Welcome Stoic Parents

Stoicism, as practiced by the Romans, is a philosophy of life; an intellectual worldview informing a practical system of day-to-day and moment-to-moment self-management - towards the end of creating a happy and effective life in an anxious time. Like many other ancient practices, Stoicism is still used and useful today, offering wisdom and techniques that are especially valuable to the parent, as well as a being an effective worldview well worth passing on to your child.

  1. Stoicism simplifies. For example, everything is in one of two groups: Things you can't control, and things you can control. So, you have zero control over traffic, the weather, other people, reputation, the behavior of the markets - really, what happens to you. However, you have total control over your thoughts, actions, judgements and interpretations. Some things are better than others - You are the decider.
  2. Stoicism is full of helpful exercises. It's the basis for Cognitive Behavioral Therapy, considered the most robust approach to managing many mental health challenges. In effect, Stoics train themselves to act well when it counts, by keeping a specific awareness and constantly practicing good judgement.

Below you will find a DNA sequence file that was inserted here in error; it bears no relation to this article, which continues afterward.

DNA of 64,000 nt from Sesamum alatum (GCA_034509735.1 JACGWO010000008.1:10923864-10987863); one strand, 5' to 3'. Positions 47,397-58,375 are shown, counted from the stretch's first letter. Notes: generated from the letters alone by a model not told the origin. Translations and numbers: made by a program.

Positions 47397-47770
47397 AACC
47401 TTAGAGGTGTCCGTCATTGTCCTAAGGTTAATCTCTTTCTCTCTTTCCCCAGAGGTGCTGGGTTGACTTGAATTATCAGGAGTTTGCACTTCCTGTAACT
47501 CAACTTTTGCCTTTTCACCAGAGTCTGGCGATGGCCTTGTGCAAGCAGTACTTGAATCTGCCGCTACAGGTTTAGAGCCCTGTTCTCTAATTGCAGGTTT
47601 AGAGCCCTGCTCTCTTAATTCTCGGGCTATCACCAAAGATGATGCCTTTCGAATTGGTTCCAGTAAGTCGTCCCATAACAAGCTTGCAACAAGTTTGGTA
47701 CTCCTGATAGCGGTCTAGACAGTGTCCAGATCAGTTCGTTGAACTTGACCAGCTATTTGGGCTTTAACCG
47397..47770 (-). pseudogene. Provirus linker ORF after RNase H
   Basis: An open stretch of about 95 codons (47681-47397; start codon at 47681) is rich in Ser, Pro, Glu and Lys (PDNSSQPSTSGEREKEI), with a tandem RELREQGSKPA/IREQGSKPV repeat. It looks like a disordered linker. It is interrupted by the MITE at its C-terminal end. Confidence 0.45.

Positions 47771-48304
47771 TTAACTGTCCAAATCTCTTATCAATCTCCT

Stoics are calm, resilient and quietly happy - in charge of their own experience, respectful, and good in relationships with others, as they follow their system to live "in accordance with nature." (the Stoic state of Ataraxia is similar to the Buddhist nirvana - only it is found not so much in contemplation, but "out in the world." It offers lucidity and ongoing freedom from distress and worry, all in support of a natural role in supporting family, friends and community.)

I believe that Stoicism, Buddhism, Reflective Practice, Quakerism, Mindfullness, etc all center around the same thing - the "best self" described by parenting author Becky Bailey. The Stoics were practical and direct, and, to me at least, their approach is particularly helpful ... What worked for Roman emperors is handy when dealing with car seats, feeding and public tantrums, as well as the bigger questions of "what do I do," or understanding one’s role in the world.

Rather than layout Stoicism as if in a philosophy course, I've put together a few articles to stimulate you – once you start to develop "the Stoic Lens" and learn a few Stoic “Mind Hacks” you will find yourself apply them throughout your life, to the benefit of your child, yourself, you community, and all of humanity.

All Stoic Articles

Fight the Machines

We gotta help our little kids fight the machines. I could have called this “How to keep living in a F’ed-up world from hurting your child.” Today, we...